March 29, 2012 § Leave a comment
Lo scheletro di un elefante della Sicilia, Elephas mnaidriensis, che documenta le forme ridotte di taglia insulari mediterranee.
Museo Paleontologico e Preistorico “Piero Leonardi”
Dipartimento di Biologia ed Evoluzione – Corso Ercole I d’Este, 32 – 44121 Ferrara
March 28, 2012 § 1 Comment
Annone- pronounced “ahn-o-ney”
“According to zoologists, elephants do not respond to pet names…they are only given names to distinguish one from another in a herd.” S. Bedini, The Pope’s Elephant (Manchester, 1997)
aana or ana- Malayalam (the language spoken in Kerala) for elephant. T.A. Burrow, Dravidian Etymological Dictionary, (Oxford, 1961)
ani- 16th century Malayalam word then in use for elephant. Garcia da Orta, Coloquios, (1563)
anne– Malabar word for elephant. Cristobal de Acosta, Trattato, (Venice, 1585)
The Romans named the beast Annone, or Big Anno, adding the augmentative suffix “-one” to what they heard when they asked the mahout what the elephant was called.
(A white elephant brought to Holland from India in 1655 was given the name Hansken, the Dutch diminutive of “aana”. Rembrandt drew Hansken.)
Annone was later anglicized to “Hanno”.
anno- Italian word meaning “year”
ano– Italian word meaning “anus”
anone– is not really an Italian word, but means literally, “big anus”.
The difference in pronunciation between “anone” and “annone” is subtle, but distinguishable.
March 26, 2012 § Leave a comment
1 Festivities for the Duc D’Anjou, 1582
2 A woodcut from the Dutch town of Gouda c1490.
3 Giant Elephant, Paris, 1758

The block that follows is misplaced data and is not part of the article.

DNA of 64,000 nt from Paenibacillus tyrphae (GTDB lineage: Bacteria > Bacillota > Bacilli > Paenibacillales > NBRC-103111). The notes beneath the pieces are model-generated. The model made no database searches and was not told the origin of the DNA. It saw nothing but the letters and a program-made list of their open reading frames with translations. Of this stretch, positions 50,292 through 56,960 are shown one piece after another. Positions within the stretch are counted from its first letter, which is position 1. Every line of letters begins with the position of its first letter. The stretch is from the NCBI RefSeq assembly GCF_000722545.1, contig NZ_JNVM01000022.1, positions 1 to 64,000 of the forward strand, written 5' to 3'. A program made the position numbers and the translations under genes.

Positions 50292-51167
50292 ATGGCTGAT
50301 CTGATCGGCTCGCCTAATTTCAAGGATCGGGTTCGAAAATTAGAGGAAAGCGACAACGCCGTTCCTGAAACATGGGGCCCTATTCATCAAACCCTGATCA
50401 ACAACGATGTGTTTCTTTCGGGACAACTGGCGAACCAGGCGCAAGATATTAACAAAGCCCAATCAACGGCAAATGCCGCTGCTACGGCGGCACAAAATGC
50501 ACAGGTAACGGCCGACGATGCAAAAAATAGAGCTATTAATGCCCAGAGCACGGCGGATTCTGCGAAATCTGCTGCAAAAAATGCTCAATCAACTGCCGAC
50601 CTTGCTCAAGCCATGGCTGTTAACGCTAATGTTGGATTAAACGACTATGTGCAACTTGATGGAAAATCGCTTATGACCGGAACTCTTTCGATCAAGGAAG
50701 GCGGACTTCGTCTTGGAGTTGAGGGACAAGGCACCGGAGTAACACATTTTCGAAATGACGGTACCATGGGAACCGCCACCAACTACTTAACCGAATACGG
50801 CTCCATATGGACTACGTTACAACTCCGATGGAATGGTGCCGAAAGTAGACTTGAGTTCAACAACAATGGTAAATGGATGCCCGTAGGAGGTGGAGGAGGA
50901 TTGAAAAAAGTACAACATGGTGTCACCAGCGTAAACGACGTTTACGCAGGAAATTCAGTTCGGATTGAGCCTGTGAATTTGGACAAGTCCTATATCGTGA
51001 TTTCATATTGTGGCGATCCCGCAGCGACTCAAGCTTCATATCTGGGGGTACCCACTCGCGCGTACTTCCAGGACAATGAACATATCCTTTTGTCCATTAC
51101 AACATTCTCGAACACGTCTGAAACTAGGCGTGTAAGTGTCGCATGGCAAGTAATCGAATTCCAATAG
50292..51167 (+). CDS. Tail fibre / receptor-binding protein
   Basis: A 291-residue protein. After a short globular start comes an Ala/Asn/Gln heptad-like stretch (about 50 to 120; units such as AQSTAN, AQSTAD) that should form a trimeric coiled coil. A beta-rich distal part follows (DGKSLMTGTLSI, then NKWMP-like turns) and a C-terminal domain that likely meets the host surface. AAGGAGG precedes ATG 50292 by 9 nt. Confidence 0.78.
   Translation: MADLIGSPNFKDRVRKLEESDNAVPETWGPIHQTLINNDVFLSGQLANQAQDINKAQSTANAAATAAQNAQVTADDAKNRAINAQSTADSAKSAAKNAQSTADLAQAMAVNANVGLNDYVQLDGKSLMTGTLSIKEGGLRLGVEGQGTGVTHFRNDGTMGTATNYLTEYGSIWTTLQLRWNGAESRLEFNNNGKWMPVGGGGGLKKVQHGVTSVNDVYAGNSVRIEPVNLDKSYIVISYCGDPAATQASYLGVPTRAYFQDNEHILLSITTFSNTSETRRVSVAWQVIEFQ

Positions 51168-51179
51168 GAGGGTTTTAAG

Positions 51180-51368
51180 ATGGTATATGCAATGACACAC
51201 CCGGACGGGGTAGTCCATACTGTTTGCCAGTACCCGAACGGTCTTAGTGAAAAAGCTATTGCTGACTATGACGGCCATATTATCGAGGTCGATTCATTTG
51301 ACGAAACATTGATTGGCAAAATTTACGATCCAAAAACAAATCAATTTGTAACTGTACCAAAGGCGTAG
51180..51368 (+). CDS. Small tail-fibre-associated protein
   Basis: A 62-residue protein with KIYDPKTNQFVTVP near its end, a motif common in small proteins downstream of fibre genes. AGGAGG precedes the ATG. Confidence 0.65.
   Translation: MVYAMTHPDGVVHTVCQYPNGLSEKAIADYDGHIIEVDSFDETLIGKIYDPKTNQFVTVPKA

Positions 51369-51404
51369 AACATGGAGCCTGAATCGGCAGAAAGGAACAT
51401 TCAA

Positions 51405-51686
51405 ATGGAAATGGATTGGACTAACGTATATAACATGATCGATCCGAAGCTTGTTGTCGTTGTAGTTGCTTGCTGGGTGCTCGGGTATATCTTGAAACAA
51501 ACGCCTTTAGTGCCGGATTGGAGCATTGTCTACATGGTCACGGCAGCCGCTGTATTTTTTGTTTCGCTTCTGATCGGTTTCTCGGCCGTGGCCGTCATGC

4 From the children’s book, Mamma’s Present, 1801 (London)
5 The Voyage of Sir John Mandeville, 1727
6 Vedute Degli Obelische e Scelte Fontane, Rome, 1839
7 Bernini’s Elephant, from Kirchner, 1666
8 Vegetius, De Re Militari, 1592
9 Libellus de Natura Animalium, Italian Bestiary, 1508-1512
10 Titlepage of the Royal Law of Frederick III, King of Denmark, 1665
11 Trophees Medallique, Chesneau, 1661
12 Elephantographia, Hartenfels, 1715
March 25, 2012 § Leave a comment
ORDEM DE AFONSO DE ALBUQUERQUE AO ALMOXARIFE DOS MANTIMENTOS DA FORTALEZA DE COCHIM, EM QUE MANDA ENTREGAR AO MEIRINHO DA GALÉ OS 2 NEGROS ESCRAVOS QUE FAZEM DE COMER AOS ELEFANTES. Corpo Cronológico, Parte II, mç. 43, n.º 68 1514
ORDEM DE AFONSO DE ALBUQUERQUE A ÁLVARO LOPES, ALMOXARIFE DOS MANTIMENTOS DE COCHIM, EM QUE LHE MANDA DAR, PARA OS HOMENS PORTUGUESES QUE VÃO NA NAU DOS ELEFANTES, 1 FARDO DE ARROZ, MEIO QUINTAL DE BISCOITO E 2 CANADAS DE MANTEIGA PARA SEU MANTIMENTO Corpo Cronológico, Parte II, mç. 44, n.º 99 1513
March 23, 2012 § Leave a comment
Top to Bottom
SFAAM, Demons and a Composite Elephant, 1750-1790
SFAAM, Demon Riding a Composite Elephant, 1770-1800
Harvard Art Museum, Composite Elephant, c. 1730
Composite Elephant deconstructed by Fred Halper
Suzanna Fisher, Seattle, Tattoo
March 22, 2012 § Leave a comment
March 22, 2012 § Leave a comment